Page 2-Thursday, January 20, 1983-The Michigan Daily
Abscam attorneys say feds lied,
NEWARK, N.J. (AP) - Two federal
attorneys who worked on Abscam say
Justice Department officials deceived
them throughout the undercover
operation by telling them targets made
incriminating statements when they
haq not, newly released documents
Other materials obtained by The
Associated Press in a Freedom of In-
formation Act suit detail claims that
key. Abscam officials gave "demon-
strably false statements" at a court
hearing in Washington.
Among those targeted, at least in
part, because of the misrepresentations
were Penthouse magazine publisher
Bob Guccione; former Sen. Harrison A.
Williams Jr. (D-N.J.), and Kenneth
MacDonald, former vice chairman of
the New Jersey Casino Control Com-
mission, the two attorneys asserted in
previously secret debriefings with
superiors in 1981.
Guccione was never charged in Ab-
scam, but Williams and six House
members were convicted of bribery-
conspiracy charges. MacDonald main-
tained his innocence until he died of
cancer a month before his trial.
Robert Weir and Edward Plaza, two
assistant U.S. attorneys from New Jer-
sey, told superiors that in Abscam's
early stages they often found that other
working on the probe had overstated
In many cases, the two attorneys
said, taped conversations they checked
did not back claims that potential
targets had been caught in corrupt acts
or incriminating statements.. Other
times, they said, tapes of supposedly
key conversations were inaudible.
"These were the operative facts very
early on in Abscam - that all of these
things had taken place, all of these dif-
ferent people had committed these dif-
ferent corrupt acts," Plaza told Justice
Department superiors in 1981.
"You'd read a transcript and there'd
be a discussin about 'When I saw you
yesterday' . . . We'd say 'Can we get
that particular tape? . . . later on, you'd
hear that there wasn't any tape," ac-
cording to Plaza.
Plaza, now in private legal practice,
and Weir, still a government
prosecutor, contended Thomas Puccio,
chief prosecutor at four Abscam trials
in Brookly, and two of his assistants
were among those who misled them.
Plaza and Weir also accused Abscam
operative Mel Weinberg; Irv Nathan, a
private attorney who was deputy chief
of the Justice Department's criminal
divisin during Abscam; and FBI agent
John Goode, who supervised Weinberg
of making false statements before a
hearing for former Rep. John Jenrette,
Plaza and Weir said Nathan and
Goode had erred in court testimony by
saying that Weinberg was carefully
supervised, that only minor conver-
sations were not recorded and that
allegations Weinberg extracted gifts
from targets were fully investigated.
Nathan, Goode and Weinberg denied
in testimony before congressional
hearings that they made false
statements in court.
The most serious allegations of
misinformation involved the Mac-
Donald case, according to the
documents and testimony previously
made public during trials and court
City tries to keep
transients from parks
All Over the
Ask Peace Corps volunteers why their ingenuity and flexibility
are as vital as their degrees. They'll tell you they are helping
the world's poorest peoples attain self sufficiency in the areas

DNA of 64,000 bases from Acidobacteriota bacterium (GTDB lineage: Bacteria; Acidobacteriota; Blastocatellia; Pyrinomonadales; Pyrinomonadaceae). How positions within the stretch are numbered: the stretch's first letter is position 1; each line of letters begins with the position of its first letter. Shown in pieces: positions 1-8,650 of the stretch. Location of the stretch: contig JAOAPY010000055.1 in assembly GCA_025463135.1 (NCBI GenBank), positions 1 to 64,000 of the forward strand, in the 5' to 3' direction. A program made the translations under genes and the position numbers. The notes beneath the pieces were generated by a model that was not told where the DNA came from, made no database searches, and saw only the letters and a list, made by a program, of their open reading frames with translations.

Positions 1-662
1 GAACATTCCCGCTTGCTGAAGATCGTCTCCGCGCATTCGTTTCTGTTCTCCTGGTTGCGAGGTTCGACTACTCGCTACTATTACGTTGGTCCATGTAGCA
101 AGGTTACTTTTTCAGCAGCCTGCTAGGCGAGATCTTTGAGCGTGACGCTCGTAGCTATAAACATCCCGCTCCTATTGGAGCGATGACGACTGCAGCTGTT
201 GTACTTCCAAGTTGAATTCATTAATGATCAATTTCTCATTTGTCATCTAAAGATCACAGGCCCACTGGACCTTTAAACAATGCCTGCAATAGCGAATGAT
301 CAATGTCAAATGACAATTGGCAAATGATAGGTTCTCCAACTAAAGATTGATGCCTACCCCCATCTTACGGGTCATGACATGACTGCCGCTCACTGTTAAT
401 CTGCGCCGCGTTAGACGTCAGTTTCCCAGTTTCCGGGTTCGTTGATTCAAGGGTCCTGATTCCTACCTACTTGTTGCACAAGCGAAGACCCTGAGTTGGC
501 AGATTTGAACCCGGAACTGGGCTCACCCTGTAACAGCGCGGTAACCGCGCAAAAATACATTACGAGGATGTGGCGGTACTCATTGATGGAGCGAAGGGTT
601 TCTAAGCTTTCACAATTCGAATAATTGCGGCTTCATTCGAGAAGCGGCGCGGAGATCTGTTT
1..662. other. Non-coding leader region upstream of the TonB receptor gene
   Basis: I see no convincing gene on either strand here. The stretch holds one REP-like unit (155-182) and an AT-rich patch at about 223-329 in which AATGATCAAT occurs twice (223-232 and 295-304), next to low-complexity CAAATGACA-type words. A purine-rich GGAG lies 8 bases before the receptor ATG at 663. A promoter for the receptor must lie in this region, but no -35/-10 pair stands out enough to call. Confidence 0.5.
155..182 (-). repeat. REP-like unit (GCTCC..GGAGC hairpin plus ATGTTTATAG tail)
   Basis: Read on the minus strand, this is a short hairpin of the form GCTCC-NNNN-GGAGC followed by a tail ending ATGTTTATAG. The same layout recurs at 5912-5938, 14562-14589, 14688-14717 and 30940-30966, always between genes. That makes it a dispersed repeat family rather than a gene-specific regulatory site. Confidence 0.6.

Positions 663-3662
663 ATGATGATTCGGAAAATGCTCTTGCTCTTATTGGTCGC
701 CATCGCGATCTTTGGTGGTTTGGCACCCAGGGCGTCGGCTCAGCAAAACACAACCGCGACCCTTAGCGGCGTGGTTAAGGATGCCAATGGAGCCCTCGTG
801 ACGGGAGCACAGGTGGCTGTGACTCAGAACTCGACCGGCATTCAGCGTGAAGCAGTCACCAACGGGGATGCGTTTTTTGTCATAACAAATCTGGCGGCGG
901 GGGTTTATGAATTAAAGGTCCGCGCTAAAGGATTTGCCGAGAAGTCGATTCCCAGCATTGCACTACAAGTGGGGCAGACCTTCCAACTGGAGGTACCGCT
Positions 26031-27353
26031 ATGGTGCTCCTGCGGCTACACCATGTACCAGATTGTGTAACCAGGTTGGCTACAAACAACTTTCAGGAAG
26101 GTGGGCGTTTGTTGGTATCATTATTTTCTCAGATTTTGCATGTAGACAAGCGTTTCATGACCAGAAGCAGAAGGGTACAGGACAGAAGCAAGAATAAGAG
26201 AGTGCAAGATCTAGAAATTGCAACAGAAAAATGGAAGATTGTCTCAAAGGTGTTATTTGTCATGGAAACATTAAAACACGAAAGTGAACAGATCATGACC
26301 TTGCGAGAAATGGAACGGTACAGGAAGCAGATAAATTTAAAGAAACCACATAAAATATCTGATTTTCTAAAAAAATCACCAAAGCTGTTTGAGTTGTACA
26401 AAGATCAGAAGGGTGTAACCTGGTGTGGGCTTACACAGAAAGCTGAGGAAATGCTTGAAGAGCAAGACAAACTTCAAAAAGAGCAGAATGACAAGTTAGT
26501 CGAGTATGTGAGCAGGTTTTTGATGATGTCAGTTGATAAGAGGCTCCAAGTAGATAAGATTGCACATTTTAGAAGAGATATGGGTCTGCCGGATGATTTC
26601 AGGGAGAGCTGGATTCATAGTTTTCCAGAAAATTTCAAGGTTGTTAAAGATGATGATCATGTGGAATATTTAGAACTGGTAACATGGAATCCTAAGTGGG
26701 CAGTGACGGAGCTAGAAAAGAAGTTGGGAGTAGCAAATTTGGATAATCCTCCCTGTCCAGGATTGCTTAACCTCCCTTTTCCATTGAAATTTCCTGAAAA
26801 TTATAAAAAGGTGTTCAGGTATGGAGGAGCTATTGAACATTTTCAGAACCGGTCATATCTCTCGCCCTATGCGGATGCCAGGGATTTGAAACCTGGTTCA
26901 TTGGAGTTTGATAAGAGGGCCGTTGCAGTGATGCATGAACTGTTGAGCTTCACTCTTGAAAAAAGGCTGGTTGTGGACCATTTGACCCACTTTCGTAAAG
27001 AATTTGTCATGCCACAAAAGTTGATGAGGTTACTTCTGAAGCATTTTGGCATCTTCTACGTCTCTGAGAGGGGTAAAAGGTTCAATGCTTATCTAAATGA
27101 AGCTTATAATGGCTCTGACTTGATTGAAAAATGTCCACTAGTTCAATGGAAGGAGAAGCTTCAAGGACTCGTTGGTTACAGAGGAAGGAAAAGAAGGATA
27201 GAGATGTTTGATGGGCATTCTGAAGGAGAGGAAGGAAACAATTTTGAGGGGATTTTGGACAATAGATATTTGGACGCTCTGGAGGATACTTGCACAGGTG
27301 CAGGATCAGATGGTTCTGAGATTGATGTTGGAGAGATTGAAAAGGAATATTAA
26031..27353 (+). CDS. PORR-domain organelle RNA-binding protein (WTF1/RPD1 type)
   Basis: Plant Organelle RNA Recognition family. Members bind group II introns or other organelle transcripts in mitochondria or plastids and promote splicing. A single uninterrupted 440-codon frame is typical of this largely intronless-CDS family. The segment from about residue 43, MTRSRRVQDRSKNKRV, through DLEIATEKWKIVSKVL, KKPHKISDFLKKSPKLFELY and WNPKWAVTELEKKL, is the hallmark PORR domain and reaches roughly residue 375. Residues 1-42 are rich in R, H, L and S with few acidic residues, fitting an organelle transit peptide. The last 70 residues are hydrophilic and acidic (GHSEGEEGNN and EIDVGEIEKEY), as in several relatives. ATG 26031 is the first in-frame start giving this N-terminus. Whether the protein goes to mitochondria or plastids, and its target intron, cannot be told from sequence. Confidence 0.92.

of food production, energy conservation, education, economic
development and health services. And they'll tell you about
the rewords of hands on career experience overseas. They'll
tell you it's the toughest job you'll ever love.
January 18th,19th and 20th.
Interviews at Career Placement &
Sign up today.
Detroit Office: 1-226-7928
By CHERYL BAACKE
On almost any day of the week there
are a couple of people "camping out" in
Liberty Plaza park on the corner of
Liberty and Division streets. Vern Har-
tenburg doesn't like that.
In fact, Hartenburg thinks these
"street people" filling the Liberty
Plaza and other city parks are keeping
Homemade Soup & Sandwich $1.00
Friday, January 21
RICHARD CLEAVER, Secrefary for
Peace Education, A.F.S.C.,
"WEST BANK SETTLEMENTS:
A PRESSING ISSUE"
Guild House, 802 Monroe
other citizens away from Ann Arbor's
public areas. Hartenburg, the city's
superintendent of parks, believes more
should be done to eliminate this "un-
desirable activity" in Ann Arbor parks.
THE PARKS Advisory Commission
agrees: Tuesday night the commission
passed an ordinance calling on City
Council to post more prohibitive signs
in the problem park areas. Council will
probably discuss the matter next month
and the issue will most certainly be con-
Councilmember Joyce Chesbrough
(R-Fifth Ward) said children have been
chased from the parks and that "street
people" should not be allowed to stay at
the expense of others. "There are ac-
cepted rules of behavior that people
must obey," she said.
Chesbrough added, however, that she
does not know if the proposal will make
a difference in people's behavior. "I
think we have to take the word of the
people enforcing our laws."
BUT OTHER councilmembers say
they are against stricter enforcement
of the park laws. "I think the
regulation is attempting to cover people
and not activities," said Leslie Morris
(D-Second Ward). "We can't make
rules against people sitting on park
The Ann Arbor Police Department
brought the sign recommendation to
the commission to make it easier to en-
force the law.
The parks officially close at midnight
and people should be kept out after that
time, Ann Arbor Police Department
Major Robert Whitaker said..